Sigmund Freud: The Founder of Psychoanalysis

Sigmund Freud
Sigmund Freud

Sigmund Freud (1856-1939) was an Austrian neurologist and the founder of psychoanalysis. Although his findings and theories are very controversial, he is one of the most influence people in the field of psychology. His ideas have become interwoven into the fabric of our culture, with terms such as “Freudian slip”, “repression”, and “denial” appearing regularly in everyday language. His innovative treatments of human actions and dreams had massive implication for a wide variety of fields like psychology. He also helped push the study of the mind and greatly influenced the study and understanding of human psychological development.

Id, Ego, and Superego
Id, Ego, and Superego Cited by:

Freud’s theories and techniques led largely to evaluating our interpretations of human behavior. His theory states that we all have three parts to our personality; the id, the ego, and the superego. The id consists of basic biological urges and instincts like hunger, thirst, and sexual impulses. It also operates in the unconscious level. The ego is put in place to balance the id’s and the superego’s needs. It seeks to please the id’s drive in realistic ways. The ego is found in the unconscious and conscious. Lastly, the superego operates in the conscious and subconscious of the mind. It is alert to the real world and makes sure the demands of the id are satisfied morally.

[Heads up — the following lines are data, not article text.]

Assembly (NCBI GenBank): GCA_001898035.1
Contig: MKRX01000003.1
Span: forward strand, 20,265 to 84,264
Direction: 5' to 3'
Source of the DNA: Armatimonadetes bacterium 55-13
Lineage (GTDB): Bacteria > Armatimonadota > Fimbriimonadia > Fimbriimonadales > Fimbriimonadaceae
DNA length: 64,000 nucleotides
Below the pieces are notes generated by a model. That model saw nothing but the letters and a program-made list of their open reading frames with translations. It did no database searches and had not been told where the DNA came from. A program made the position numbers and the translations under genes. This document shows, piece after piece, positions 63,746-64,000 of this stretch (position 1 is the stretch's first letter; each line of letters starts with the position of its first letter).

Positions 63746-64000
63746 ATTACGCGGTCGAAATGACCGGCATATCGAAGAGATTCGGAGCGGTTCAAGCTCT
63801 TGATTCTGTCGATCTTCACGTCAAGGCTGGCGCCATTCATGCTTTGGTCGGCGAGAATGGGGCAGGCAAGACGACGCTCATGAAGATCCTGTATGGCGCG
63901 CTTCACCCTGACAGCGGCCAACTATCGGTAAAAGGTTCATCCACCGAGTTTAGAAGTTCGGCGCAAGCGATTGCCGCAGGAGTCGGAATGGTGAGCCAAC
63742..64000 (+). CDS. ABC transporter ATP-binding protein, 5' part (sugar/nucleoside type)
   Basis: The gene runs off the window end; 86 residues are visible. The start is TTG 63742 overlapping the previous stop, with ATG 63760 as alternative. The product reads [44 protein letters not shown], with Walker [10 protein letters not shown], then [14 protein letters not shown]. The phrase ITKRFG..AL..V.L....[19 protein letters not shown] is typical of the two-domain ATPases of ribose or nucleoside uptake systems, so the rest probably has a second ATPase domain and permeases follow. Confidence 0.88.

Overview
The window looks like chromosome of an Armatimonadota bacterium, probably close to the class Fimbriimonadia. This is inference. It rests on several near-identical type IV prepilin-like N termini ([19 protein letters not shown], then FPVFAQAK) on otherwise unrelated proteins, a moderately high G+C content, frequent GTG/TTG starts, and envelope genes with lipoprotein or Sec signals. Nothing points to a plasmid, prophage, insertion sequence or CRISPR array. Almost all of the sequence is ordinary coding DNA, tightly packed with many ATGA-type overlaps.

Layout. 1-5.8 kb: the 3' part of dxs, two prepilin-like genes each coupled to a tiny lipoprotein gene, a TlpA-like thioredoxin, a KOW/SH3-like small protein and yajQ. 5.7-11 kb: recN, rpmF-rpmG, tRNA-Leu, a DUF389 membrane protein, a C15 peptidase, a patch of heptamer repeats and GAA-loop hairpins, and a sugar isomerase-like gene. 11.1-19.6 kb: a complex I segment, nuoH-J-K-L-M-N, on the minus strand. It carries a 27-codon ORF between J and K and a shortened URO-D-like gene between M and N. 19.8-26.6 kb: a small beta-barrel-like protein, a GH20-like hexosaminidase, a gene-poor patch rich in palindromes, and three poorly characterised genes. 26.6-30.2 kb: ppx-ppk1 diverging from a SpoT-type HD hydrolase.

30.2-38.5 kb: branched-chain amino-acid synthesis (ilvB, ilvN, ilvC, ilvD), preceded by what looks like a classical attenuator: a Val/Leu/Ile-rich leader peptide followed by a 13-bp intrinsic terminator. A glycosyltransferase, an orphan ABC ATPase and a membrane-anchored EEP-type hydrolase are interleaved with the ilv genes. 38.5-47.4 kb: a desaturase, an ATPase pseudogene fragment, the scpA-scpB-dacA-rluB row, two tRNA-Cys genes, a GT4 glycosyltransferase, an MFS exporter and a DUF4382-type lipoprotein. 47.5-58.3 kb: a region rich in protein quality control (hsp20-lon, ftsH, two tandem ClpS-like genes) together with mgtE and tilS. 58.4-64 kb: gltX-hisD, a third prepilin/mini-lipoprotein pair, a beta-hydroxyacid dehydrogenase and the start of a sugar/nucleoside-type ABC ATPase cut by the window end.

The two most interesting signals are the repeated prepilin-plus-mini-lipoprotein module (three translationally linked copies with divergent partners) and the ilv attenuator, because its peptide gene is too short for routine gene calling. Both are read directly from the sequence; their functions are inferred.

Defense Mechanisms Cited by:

Freud’s Mechanism of Defense defense was thought of as psychological “weapons” that your ego uses to protect you from your self-created anxiety. It was used as a way to prevent your ids bad impulses from entering your consciousness. There are six different forms of defense mechanisms that Freud thought we used. The implications from this idea was that nearly everyone uses a way to help them cope at some point in their lives. It help reduce unhealthy physiological activity.

Although Freud’s work may be criticized today as non-scientific, there is no question that he had a huge impact on psychology. His ideas are now a part of public awareness, even though often we do not realize their origins are from his psychoanalytic tradition.